Volume 20 - Issue 7 - July 2007
Diabetes Watch »
Wound Care Q&A »
Given the increasing use of negative pressure wound therapy (NPWT) to spur wound healing, our expert panelists return for the second part of this Q&A discussion on NPWT (see “Inside Insights On Negative Pressure Wound Therapy,” page 24, May issue). They offer specific pearls on the use of NPWT, how to combine the modality with skin grafts and silver dressings, and tips for avoiding wound maceration.
Q: Do you have any pearls for using negative pressure wound therapy (NPWT)?
A: Eric Travis, DPM, utilizes VAC therapy (KCI) mostly at 125 mmHg of continuous suction. For a fragile w
Given the severe ramifications associated with the combination of critical limb ischemia (CLI) and diabetic foot ulcers, this author emphasizes the potential impact of revascularization procedures in reducing the number of lower extremity ampulations. Accordingly, he offers a closer looks at recent advances in this arena and their place within the armentarium for CLI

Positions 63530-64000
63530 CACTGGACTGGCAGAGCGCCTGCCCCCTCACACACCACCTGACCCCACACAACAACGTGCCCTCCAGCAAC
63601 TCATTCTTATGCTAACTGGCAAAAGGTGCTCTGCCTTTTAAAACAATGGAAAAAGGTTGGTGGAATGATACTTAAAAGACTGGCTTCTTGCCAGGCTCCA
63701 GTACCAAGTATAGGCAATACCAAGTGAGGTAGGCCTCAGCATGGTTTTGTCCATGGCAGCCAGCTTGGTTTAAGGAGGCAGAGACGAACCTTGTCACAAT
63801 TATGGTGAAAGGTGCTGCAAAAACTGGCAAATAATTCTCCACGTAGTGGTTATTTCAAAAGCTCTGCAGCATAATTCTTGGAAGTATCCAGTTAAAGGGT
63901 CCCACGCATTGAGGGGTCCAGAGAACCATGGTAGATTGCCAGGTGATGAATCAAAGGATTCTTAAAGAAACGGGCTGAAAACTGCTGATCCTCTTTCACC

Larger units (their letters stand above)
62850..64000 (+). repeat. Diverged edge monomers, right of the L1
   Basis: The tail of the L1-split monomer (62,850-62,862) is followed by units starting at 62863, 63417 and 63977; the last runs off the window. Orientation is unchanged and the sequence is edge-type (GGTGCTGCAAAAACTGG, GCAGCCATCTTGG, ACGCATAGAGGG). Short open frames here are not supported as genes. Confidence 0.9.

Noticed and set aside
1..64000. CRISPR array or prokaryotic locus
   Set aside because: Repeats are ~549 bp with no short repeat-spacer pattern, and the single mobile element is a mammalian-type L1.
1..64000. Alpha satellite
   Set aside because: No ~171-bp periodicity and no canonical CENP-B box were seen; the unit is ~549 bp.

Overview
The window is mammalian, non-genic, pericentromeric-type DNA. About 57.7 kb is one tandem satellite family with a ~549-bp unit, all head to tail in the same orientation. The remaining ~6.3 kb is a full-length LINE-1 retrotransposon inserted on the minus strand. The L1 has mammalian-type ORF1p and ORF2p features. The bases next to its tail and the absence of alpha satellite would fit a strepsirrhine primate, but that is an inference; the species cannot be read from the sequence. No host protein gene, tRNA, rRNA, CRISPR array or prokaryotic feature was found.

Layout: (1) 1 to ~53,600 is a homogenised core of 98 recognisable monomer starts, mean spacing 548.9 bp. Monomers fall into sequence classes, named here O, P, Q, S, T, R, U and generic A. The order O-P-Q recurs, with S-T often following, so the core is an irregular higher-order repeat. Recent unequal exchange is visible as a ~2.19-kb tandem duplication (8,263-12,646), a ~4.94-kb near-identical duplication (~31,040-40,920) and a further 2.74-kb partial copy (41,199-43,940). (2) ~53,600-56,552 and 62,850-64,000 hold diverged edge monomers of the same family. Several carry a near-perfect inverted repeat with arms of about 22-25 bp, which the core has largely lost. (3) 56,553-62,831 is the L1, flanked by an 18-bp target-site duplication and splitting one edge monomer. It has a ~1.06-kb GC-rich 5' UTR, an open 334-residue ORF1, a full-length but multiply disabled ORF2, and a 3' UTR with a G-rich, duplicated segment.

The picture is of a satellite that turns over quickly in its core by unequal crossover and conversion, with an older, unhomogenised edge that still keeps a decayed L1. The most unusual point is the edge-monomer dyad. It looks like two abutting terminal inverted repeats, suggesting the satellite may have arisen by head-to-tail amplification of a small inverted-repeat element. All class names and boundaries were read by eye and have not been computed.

It has been estimated that a person with diabetes has a 25 percent lifetime risk of developing a foot ulceration.1 Diabetic foot ulcers commonly become infected, can involve bones and joints and may progress to amputation. Osteomyelitis frequently complicates ulcerations in people with diabetes and may be present in up to 20 percent of mild to moderate and 50 to 60 percent of severely infected wounds.2